Referring to FIG. 1, a programmable switch 10 somewhat similar in appearance to devices generally known in the art as seven-segment displays. The switch is shown in exploded view and includes a printed circuit board 12 with copper or similar conductive material as a circuit trace 14, an open cell plastic foam or similar type separator 16 to isolate the common and printed circuit 14 prior to actuation by a stylus means 30 (shown in FIG. 2). A layer of conductive material 18 such as copper foil, a protective and insulative material 22, and a switch housing 20 with a plurality of segments 24 which can be acted on by a stylus means 30 for the generation of an alphabetical or numerical program. The segments 24 are generally recessed as shown at 28, 28', 28", and 28'" into the face 26 of said switch housing 20, thus a stylus means 30 can be easily inserted into said recess 28, 28', 28", and 28'" to operate a switch means, by the mating of the conductive material 18 and the conductive trace 14 on the printed circuit board 12, for entry of a programmed signal into an electronic circuit. After the programmed signal has been inputed into the logic circuit, the switch face 26 maintains a visible display of the code that has been entered into the logic circuit. The stylus means 30 may leave an ink or other indicia on the segments. Thereafter, upon a loss of power to the programmed device, the programmed signal will again be automatically entered into the program upon recovery of electrical power, due to an adhesive conductive coating 18' on the bottom of the conductive layer 18 causing it to remain in contact with the circuit trace 14. The adhesive coating may be protected by a non-conductive liquid covering.
The printed board 12 includes leads 32 to each trace. The connectors 34 may be IC sockets or printed circuit board edge-connectors such as sold by BURNDY, 1C sockets identified as low profile P-1, high performance P-108, etc., or Stanford Applied Engineering PC connectors such as series 7000/7001.
A plurality of programmable switches 10 may be positioned relative to each other to increase the number of indicia to be entered into an electronic logic circuit.
Another embodiment of this invention as shown in FIGS. 2 and 3, includes a printred circuit board 40 with a conductive trace 42 thereupon, a scored non-conductive separator 44, a flowable conductive material 46, and a switch housing 48 with a plurality of recessed segments for actuation by a stylus means of a coded input into an electronic logic circuit.
The switch 10 may be read by a plurality of devices. The connectors 34 of switch 10 are attached to a connector means 35 in FIG. 4. The connector means 35 is connected to an interface 50 such as a 7-segment to BCD converter 86L25 Binary coded device sold by National Semiconductor. This interface allows the written in numerals to be converted to binary-encoded decimal encoded decimal encoding for readability by a computer.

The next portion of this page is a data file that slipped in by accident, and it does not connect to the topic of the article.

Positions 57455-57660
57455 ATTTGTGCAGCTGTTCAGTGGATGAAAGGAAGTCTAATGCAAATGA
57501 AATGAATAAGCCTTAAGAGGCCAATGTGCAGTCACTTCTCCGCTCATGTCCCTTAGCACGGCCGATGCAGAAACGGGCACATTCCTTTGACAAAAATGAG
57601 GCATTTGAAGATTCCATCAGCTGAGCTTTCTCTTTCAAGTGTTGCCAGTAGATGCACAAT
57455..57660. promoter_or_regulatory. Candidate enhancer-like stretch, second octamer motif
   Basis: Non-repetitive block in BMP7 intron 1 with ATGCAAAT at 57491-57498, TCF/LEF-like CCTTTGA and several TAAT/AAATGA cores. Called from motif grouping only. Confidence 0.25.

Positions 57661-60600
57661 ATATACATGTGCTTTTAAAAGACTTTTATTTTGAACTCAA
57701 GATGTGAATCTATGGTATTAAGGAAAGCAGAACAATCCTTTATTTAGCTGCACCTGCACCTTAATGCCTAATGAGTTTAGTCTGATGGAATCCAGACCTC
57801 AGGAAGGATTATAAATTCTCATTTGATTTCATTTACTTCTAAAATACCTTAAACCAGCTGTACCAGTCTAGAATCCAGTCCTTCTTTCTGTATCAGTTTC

Still another embodiment, as shown in FIGS. 5a and 5b, combines features of FIG. 1 and FIG. 2, in that a conductive foil layer 66 is fractured when stylus pressure is applied on 68 and through 70 to place pressure on the foil 66 over the recesses. This causes the flowable conductive material 70, such as aluminum power, to come into contact with both the printed circuit trace 61 and the foil layer 66 simultaneously. The foil layer 66 is the common for all switch segments.
While the form of the invention herein described constitutes a preferred embodiment of this invention, it is to be understood that the invention is not limited to this precise form, and that changes may be made therein without departing from the scope of the invention.
|Cited Patent||Filing date||Publication date||Applicant||Title|
|US3503031 *||Feb 11, 1969||Mar 24, 1970||Control Data Corp||Printed circuit keyboard|
|US3584162 *||Feb 16, 1970||Jun 8, 1971||Ibm||Electrical keyboard switch mechanism with improved resilient diaphragm contact actuator|
|US3745287 *||Oct 1, 1971||Jul 10, 1973||Addmaster Corp||Key operated switch with depressible bridging contact layer of matted unwoven electrically conductive fibers|
|US3760137 *||Sep 27, 1971||Sep 18, 1973||Alps Electric Co Ltd||Matrix push-button switch|
|US3968336 *||Sep 23, 1974||Jul 6, 1976||Xerox Corporation||Keyboard switch assembly having movable contact, and supporting helicline type legs disposed co-planar to common conductive sheet|
|Citing Patent||Filing date||Publication date||Applicant||Title|
|US4488017 *||Feb 7, 1983||Dec 11, 1984||Amiga Corporation||Control unit for video games and the like|
|US4546267 *||Jan 11, 1984||Oct 8, 1985||Steven Urfirer||Modular equipment connection|
|US4796007 *||Jan 5, 1987||Jan 3, 1989||Ncr Corporation||Micro-motion keyboard|
|US4965421 *||Nov 8, 1988||Oct 23, 1990||John Fluke Mfg. Co., Inc.||Particulate spacers for touch sensitive overlay panel applications|
|US20040186639 *||Mar 21, 2003||Sep 23, 2004||Volvo Trucks North America, Inc.||Programmable multi-function switch and display|
|U.S. Classification||200/517, 200/300, 200/292, 341/175, 200/5.00A|
|International Classification||H01H27/00, G06F3/023|
|Cooperative Classification||H01H27/00, G06F3/0238|
|European Classification||H01H27/00, G06F3/023P|